Wisconsin Soybean board members continue to push through planting season
Wisconsin soybean growers are in the thick of it.
Planting is in full swing, and growers’ lives will revolve around the little green plants popping out of the ground for the foreseeable future.
Mother Nature has a mind of her own, and farmers are no strangers to rolling with the punches. So far, her tendencies have caused a later than average start to planting throughout the state.
“It’s been really weird weather this spring. Today’s been very cold for this time of year – we were in the 30s this morning,” said Wisconsin Soybean Association (WSA) President Sara Stelter. “The weather has been funny because we’ve gotten rain, but we haven’t gotten a ton. We got four-tenths of an inch yesterday, but it took all day to get it. It’s been just enough so that planting is difficult.”
Though Stelter is behind compared to previous years, she has a good start and is about a quarter of the way done with planting soybeans. Others are hoping that this week is the week they get to start their planting campaign.
“We’ve had too much rain. It seems like every Friday we get rain,” said Matt Wagenson, Wisconsin Soybean Marketing Board (WSMB) director. “If we could just get two weeks we could be in the ground and things could start growing. We just need to get a two-week stretch.”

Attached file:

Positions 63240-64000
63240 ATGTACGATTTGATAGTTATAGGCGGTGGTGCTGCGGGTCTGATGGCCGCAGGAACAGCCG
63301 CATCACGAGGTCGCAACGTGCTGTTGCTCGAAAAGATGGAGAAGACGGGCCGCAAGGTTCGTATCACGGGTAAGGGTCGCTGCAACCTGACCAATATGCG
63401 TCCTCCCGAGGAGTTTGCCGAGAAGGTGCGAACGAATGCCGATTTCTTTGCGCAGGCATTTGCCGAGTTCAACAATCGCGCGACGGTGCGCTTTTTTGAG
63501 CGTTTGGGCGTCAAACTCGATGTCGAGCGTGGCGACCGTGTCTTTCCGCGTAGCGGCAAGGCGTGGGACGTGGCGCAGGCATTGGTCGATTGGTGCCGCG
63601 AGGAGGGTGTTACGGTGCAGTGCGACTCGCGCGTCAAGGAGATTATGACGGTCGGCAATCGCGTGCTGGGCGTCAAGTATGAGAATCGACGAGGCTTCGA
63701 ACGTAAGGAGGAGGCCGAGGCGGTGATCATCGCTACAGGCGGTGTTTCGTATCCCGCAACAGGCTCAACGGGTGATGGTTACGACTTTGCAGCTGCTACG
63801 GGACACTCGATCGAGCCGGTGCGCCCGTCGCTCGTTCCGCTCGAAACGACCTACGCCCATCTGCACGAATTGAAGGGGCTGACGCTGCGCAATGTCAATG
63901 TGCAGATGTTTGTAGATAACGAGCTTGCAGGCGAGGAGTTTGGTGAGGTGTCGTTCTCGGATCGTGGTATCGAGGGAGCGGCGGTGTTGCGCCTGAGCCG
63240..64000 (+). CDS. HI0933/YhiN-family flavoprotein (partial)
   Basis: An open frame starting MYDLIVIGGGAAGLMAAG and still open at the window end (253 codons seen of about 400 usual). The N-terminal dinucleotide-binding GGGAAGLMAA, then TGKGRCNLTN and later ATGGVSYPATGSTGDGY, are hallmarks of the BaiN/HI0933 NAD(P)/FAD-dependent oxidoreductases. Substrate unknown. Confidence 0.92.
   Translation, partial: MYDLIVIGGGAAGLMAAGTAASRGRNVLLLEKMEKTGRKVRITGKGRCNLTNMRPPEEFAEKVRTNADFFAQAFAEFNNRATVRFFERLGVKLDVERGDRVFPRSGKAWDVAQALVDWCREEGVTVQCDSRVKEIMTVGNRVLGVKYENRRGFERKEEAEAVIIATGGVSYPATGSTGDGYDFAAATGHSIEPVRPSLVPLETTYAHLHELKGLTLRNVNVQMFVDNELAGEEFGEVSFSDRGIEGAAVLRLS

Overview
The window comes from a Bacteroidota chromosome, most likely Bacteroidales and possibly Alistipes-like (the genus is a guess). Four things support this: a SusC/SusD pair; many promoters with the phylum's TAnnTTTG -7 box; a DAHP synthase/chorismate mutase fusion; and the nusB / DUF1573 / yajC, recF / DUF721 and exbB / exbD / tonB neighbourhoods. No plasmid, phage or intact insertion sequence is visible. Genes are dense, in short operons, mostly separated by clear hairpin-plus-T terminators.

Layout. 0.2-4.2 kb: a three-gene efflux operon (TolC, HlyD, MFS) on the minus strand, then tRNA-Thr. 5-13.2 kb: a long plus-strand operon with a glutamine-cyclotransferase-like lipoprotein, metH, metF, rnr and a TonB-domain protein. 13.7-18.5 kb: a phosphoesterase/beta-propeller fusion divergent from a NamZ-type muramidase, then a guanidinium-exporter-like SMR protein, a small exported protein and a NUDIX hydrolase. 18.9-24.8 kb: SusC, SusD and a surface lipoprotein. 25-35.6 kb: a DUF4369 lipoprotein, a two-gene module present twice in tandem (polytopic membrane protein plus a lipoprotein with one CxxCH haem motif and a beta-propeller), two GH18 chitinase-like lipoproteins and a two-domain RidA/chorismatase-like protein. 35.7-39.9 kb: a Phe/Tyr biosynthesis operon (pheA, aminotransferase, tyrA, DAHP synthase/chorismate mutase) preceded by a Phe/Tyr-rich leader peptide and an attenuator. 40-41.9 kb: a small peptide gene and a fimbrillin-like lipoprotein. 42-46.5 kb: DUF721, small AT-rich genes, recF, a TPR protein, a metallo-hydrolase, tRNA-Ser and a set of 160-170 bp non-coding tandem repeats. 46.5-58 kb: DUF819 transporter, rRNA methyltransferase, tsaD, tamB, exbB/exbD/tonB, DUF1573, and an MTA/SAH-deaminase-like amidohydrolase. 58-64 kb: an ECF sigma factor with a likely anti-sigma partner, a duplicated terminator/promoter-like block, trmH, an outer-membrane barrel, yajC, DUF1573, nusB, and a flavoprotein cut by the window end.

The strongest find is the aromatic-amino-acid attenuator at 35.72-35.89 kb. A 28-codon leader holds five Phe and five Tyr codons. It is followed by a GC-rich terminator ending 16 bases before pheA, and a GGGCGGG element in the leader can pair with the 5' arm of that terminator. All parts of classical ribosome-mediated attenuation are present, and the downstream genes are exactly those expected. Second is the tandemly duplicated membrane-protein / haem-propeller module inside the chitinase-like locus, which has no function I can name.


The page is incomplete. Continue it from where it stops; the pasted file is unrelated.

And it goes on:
Even with such a delayed start, Wagenson is optimistic.
“At the end of the day we might not get the top yield, but we can still grow pretty decent crops,” said Wagenson, who also sits on the North Central Soybean Research Program board of directors.
WSMB Director Jonathan Gibbs is about halfway done planting soybeans.
“There is still standing water in some spots that we’ll have to plant around but I don’t anticipate any major issues right now as long as the weather holds,” Gibbs said.
This week’s USDA Weather and Crop Bulletin reports that soybean planting in Wisconsin is 24% completed, with 49% of the nation’s soybean crop in the ground.
By the end of this week, Wisconsin growers are hoping a larger percentage of their soybean crop will have been planted. Pending any major weather systems moving through the state, a significant chunk of the 2023 soybean crop should be in the ground.
“I think a lot of soybean planting is going to happen this week,” Stelter said. “Each day that takes us longer to get the soybeans in is a concern. If we don’t get a majority of the crops in by the end of this week, I’ll be very concerned.”
With the end of the spring season drawing near, it’s easy to get caught up in the rush to get it all done. Through it all, Wagenson wants everyone to remember one thing – “Everybody, please stay safe.”
After planting wraps up, growers will have just enough time to take a breath before they launch into the next round of work.
“The next step after planting is to get all of our pre-emerge sprayed,” Gibbs said. “But first, I’ll spend some time with my family.”